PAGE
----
Essay: "...with the right kind of eyes you can almost see the high-water mark..."

In the next five to ten years, we will see a major cultural shift against some of the dominant features of current daily life. 

Two generations ago, our grandparents - the people who lived through the Great Depression and World War II - lived through a vast accumulation of wealth and the newly-enjoyed position of the United States as the pre-eminent world power. The businesses that emerged during that era - modern advertising, an enormous defense industry, and pumped-up entertainment businesses (among others) - helped professionalize America and simplified the so-called American Dream: two kids, a house in the suburbs, a couple of cars, a television set, and a barbeque.

In response, we had the political and social upheaval of the 1960s and 1970s.
Assassinations, multiple armed radical factions, free love, paranoia, anger, and distrust ultimately self-destructed due to overindulgence and a lack of purpose. 

Also, a new wave of prosperity encouraged the population to simmer down. In the late 1970s and early 1980s, former hippies traded ponchos for the cashmere of Yuppieville and jobs in the high tech industry, where they became nouveau riches with mansions, European sportscars, and bad taste.

The Yuppies of the 1980s, in turn, presided over a vast accumulation of wealth in the 1990s - and don't let anyone fool you into thinking that the tech or dot-com bubble and its subsequent burst is unrelated to the recent worldwide real estate crash and the ongoing Great Recession.

The dominant lifestyle of the present is one that relies enormously upon the technology and associated gadgets produced by the very industry and culture responsible for the interrelated crises of our time. The 1990s spawned enormous leaps in computer technology and the Internet. Now, we are all online all the time, via desktop or laptop, smartphone or

What people are starting to wake up to is that nothing actually happens on the Internet. We do not have experiences there, despite the fact that we communicate there in fits and starts, and occasionally use the Web trade information. The only thing the Internet is actually good for is shopping. And I'm not saying it's been entirely co-opted by big business - small sellers can still do well online. But that is the single substantive activity that takes place online. Nothing else can be accomplished there, even by the few surviving people who believe in the Internet as a tool of social and cultural revolution. That time has passed. The Internet is primarily a marketplace, and the enormous energy and enthusiasm of the 1990s - the ideals and promise of that era - gave way to the same greed that is now the primary raison d'etre of the entire enterprise.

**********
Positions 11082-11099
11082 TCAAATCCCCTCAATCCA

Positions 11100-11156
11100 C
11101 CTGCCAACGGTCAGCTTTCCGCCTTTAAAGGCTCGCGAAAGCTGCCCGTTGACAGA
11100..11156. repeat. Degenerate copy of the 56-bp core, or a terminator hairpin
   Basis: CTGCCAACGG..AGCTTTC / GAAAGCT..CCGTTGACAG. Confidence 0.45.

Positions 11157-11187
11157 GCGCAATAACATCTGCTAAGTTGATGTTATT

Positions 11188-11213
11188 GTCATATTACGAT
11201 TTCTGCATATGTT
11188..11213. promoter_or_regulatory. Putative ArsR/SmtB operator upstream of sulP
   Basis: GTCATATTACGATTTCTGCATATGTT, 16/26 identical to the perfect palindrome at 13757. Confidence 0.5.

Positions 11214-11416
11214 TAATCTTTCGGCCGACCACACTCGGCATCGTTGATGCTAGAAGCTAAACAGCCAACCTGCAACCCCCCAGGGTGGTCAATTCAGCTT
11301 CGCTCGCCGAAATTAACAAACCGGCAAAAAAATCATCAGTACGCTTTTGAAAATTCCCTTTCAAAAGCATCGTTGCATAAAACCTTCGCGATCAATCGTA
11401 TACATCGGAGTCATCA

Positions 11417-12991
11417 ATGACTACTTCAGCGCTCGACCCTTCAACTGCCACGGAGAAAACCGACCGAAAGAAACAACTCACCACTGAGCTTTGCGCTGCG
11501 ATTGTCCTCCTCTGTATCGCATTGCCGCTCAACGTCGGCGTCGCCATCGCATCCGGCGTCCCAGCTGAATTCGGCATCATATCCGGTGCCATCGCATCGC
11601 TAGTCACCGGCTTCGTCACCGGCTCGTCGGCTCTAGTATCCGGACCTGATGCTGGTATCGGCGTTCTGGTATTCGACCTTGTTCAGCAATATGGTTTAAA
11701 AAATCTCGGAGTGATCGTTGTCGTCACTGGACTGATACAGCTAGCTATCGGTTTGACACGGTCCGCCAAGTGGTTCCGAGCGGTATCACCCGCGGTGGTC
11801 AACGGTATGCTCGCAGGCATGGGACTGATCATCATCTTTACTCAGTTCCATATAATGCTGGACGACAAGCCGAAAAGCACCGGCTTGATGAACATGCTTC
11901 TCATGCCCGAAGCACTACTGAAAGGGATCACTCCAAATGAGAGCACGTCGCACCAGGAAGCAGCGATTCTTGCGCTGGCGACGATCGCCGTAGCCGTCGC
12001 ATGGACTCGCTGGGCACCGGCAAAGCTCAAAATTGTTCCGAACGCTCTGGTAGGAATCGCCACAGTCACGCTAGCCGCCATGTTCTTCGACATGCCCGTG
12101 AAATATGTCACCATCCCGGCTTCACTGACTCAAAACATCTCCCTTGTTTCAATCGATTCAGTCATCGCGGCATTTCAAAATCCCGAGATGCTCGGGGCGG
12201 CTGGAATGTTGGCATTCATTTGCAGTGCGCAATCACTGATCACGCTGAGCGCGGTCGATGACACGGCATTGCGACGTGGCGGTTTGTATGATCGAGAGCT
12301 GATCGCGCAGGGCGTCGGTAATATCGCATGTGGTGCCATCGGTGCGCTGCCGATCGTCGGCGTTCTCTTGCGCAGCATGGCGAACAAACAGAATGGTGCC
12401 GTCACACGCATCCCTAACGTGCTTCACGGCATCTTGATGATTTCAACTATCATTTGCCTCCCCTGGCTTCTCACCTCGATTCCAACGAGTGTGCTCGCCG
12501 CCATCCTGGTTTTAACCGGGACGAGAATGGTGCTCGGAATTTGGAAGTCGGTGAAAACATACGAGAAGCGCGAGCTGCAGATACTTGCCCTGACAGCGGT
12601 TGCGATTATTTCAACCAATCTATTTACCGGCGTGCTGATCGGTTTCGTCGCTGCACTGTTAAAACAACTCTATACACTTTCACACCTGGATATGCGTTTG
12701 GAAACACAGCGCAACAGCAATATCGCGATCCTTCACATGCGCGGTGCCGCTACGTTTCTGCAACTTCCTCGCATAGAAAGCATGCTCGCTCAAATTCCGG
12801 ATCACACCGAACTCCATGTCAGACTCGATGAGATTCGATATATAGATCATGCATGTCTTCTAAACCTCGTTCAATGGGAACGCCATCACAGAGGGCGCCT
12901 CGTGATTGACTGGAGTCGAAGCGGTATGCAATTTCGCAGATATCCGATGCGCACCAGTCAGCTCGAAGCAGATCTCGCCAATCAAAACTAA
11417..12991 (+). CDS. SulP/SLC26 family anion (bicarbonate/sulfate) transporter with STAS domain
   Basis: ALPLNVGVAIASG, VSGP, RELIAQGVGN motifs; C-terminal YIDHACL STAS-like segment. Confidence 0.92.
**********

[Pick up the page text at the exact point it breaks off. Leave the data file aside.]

There will be a reckoning. People around my own age - people who are old enough to remember pre-Internet life - will finally get it together and there will come a time when we understand that the Internet is poor for one's mental health; that eyesight and mood are negatively affected by long hours in front of a monitor; that the dozens of hours a week that we spend on the Internet is simply and purely wasted time - wasted lives.

These concerns will characterize the next countercultural movement, and it's just over the horizon. Let's hope its high-water mark doesn't fade so readily.

For a little more context regarding the article's title and illustration, please go here for information on the source, Hunter S. Thompson's Fear and Loathing in Las Vegas.

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